There's something else, too. One of the things that differentiates us from other retailers is the way we hold inventory as a network. It's uneconomic to hold all the items we stock in each of our distribution centres. Think about how much a digital camera, or a hi-fi, or a top-end barbecue costs. So our objective is to get much better at predicting which items people buy together. At present, if we predict wrongly, we try and buy it to meet a particular shipment, but if we can't do this in the timeframe that we promised the customer then we'll split the shipment. And we'll pay for the split, which is a cost to us.
But how can Amazon gain enough leverage to make manufacturers want to deal with you in the first place? Books was one thing, but you're aiming to take on giants like Wal-Mart - and globally, too.
Bezos: From the manufacturer's perspective, they don't have to send people to maintain a merchandising display at the store, and they don't have to send their people to count and shuffle inventory. Nor do they have to ship us point-of-sale display advertising. We don't want or need any of that. Plus, we can share with them a lot of information about how their products are selling, to whom, and where, and in conjunction with which other products. And that's very valuable information, and not readily available from physical retailers, particularly those that don't carry the range of products that we do.
But surely there's more to the wealth of customer buying data than that?
Bezos: Absolutely. Our vision is that if we have 20 million customers, then we should have 20 million stores: if you never buy romance novels, then we shouldn't clutter your view with them. If you like literary fiction, then we should tilt your store towards literary fiction. And if you like John Irving, we should have the capability to say, look, there's this new author who you're going to love.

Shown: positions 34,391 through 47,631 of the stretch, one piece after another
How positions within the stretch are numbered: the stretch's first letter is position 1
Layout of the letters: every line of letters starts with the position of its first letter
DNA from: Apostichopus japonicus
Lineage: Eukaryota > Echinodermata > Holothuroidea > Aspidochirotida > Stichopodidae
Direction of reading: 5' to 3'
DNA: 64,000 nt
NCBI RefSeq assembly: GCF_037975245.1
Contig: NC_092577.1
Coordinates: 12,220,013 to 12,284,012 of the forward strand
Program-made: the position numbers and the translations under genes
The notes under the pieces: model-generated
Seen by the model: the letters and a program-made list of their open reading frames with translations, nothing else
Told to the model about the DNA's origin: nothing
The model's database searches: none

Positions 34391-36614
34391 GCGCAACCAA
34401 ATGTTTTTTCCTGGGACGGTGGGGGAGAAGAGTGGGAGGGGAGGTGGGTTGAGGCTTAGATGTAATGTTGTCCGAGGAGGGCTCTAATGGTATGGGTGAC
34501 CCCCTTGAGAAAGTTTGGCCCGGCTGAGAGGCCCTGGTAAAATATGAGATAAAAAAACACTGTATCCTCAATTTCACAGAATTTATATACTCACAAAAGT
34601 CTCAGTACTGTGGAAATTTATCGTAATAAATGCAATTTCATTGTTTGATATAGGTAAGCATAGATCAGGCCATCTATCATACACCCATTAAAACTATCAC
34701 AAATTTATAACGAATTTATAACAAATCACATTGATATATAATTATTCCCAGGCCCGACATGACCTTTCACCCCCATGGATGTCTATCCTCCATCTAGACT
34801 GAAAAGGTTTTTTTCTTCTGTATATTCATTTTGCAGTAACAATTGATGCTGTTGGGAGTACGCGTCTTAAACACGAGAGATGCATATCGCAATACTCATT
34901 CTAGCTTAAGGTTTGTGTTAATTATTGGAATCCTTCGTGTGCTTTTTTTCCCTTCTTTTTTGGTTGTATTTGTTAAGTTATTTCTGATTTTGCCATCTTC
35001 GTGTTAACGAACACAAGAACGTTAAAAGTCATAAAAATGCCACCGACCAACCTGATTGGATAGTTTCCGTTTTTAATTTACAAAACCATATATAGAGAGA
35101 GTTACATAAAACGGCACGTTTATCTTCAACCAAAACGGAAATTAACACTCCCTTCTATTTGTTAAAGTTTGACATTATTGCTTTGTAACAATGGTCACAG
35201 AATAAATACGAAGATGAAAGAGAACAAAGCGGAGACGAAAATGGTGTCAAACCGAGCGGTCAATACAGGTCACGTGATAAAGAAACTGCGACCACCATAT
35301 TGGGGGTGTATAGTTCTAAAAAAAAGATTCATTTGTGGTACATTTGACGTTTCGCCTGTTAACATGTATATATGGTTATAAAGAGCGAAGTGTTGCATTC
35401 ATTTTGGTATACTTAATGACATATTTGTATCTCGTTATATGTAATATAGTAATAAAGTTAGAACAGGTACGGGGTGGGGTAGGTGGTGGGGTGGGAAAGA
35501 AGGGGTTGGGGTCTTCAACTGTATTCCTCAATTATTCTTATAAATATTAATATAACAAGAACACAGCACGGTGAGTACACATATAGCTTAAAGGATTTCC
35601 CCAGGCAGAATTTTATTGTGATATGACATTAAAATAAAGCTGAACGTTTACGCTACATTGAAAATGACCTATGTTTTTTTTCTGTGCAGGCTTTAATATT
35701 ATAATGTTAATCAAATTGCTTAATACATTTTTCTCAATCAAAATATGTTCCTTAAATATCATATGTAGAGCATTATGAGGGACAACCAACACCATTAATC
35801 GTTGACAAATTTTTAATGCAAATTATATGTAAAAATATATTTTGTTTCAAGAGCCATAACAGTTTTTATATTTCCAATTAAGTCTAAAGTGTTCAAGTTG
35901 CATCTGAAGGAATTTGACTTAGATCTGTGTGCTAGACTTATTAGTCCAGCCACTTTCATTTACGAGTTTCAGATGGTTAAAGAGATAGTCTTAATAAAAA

We do it with technologies like collaborative filtering. We look at all the things that an individual customer has purchased from us, and then we look at all our other customers to identify those who have similar tastes and purchase histories. Then, statistically, we merge those customers into something that you can think of as being an electronic soulmate. And then we look at the things that that electronic soulmate has purchased, but that this particular individual customer has not. And then we recommend those things.
Looking back, would you have done anything differently? Were there any particularly striking learning experiences?
Bezos: Most of the early mistakes we made turned out in retrospect to be lucky good decisions. Even when we should have been wrong, we were in some cases accidentally right. For example, we launched the store with 1.1 million book titles, against all the advice from people who knew the book industry and told us to launch with 300,000 titles and gradually grow. Although foolhardy, it turned out to be a good decision, because that's the thing that Amazon.com became known for.
And the layoffs earlier this year? In hindsight, could that have been handled differently?
Bezos: Yes, I think it could have been handled differently. But while it was happening - and even afterwards - you could look at it mathematically, and say we hired 5,000 people in the year, and we laid off 150, which is just 2% of the company, which didn't seem like very much. But in fact, it was very hard on all of us, and I don't think we understood when we did it how personally distressing it was going to be for all of us. So yeah, there probably is a better way to handle that, even though what we did is the traditional way that companies handle these things. But some of the costs of that are hidden.
This was first published in September 2000